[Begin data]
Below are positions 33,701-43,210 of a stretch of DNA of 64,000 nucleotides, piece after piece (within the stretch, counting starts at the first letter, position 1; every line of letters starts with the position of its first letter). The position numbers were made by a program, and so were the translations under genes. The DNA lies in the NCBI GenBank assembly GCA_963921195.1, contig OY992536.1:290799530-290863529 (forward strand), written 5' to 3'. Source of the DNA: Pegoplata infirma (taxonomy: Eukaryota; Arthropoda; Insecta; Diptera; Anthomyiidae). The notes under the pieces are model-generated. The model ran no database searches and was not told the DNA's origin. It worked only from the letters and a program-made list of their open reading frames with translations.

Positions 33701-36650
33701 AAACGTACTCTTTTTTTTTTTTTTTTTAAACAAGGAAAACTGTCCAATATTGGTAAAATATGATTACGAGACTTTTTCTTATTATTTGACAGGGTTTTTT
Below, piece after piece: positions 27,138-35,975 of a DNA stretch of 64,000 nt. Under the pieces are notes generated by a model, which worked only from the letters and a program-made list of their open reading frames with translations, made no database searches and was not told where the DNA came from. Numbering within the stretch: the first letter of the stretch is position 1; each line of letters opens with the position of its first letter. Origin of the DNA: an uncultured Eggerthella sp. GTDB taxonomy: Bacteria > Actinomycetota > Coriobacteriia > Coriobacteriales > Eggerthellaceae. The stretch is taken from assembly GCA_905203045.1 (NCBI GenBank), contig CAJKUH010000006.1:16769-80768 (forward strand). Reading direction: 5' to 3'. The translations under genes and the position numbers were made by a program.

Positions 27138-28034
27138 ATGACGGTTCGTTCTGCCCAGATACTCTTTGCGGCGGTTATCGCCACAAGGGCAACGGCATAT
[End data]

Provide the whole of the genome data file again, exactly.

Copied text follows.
Below are positions 33,701-43,210 of a stretch of DNA of 64,000 nucleotides, piece after piece (within the stretch, counting starts at the first letter, position 1; every line of letters starts with the position of its first letter). The position numbers were made by a program, and so were the translations under genes. The DNA lies in the NCBI GenBank assembly GCA_963921195.1, contig OY992536.1:290799530-290863529 (forward strand), written 5' to 3'. Source of the DNA: Pegoplata infirma (taxonomy: Eukaryota; Arthropoda; Insecta; Diptera; Anthomyiidae). The notes under the pieces are model-generated. The model ran no database searches and was not told the DNA's origin. It worked only from the letters and a program-made list of their open reading frames with translations.

Positions 33701-36650
33701 AAACGTACTCTTTTTTTTTTTTTTTTTAAACAAGGAAAACTGTCCAATATTGGTAAAATATGATTACGAGACTTTTTCTTATTATTTGACAGGGTTTTTT
Below, piece after piece: positions 27,138-35,975 of a DNA stretch of 64,000 nt. Under the pieces are notes generated by a model, which worked only from the letters and a program-made list of their open reading frames with translations, made no database searches and was not told where the DNA came from. Numbering within the stretch: the first letter of the stretch is position 1; each line of letters opens with the position of its first letter. Origin of the DNA: an uncultured Eggerthella sp. GTDB taxonomy: Bacteria > Actinomycetota > Coriobacteriia > Coriobacteriales > Eggerthellaceae. The stretch is taken from assembly GCA_905203045.1 (NCBI GenBank), contig CAJKUH010000006.1:16769-80768 (forward strand). Reading direction: 5' to 3'. The translations under genes and the position numbers were made by a program.

Positions 27138-28034
27138 ATGACGGTTCGTTCTGCCCAGATACTCTTTGCGGCGGTTATCGCCACAAGGGCAACGGCATAT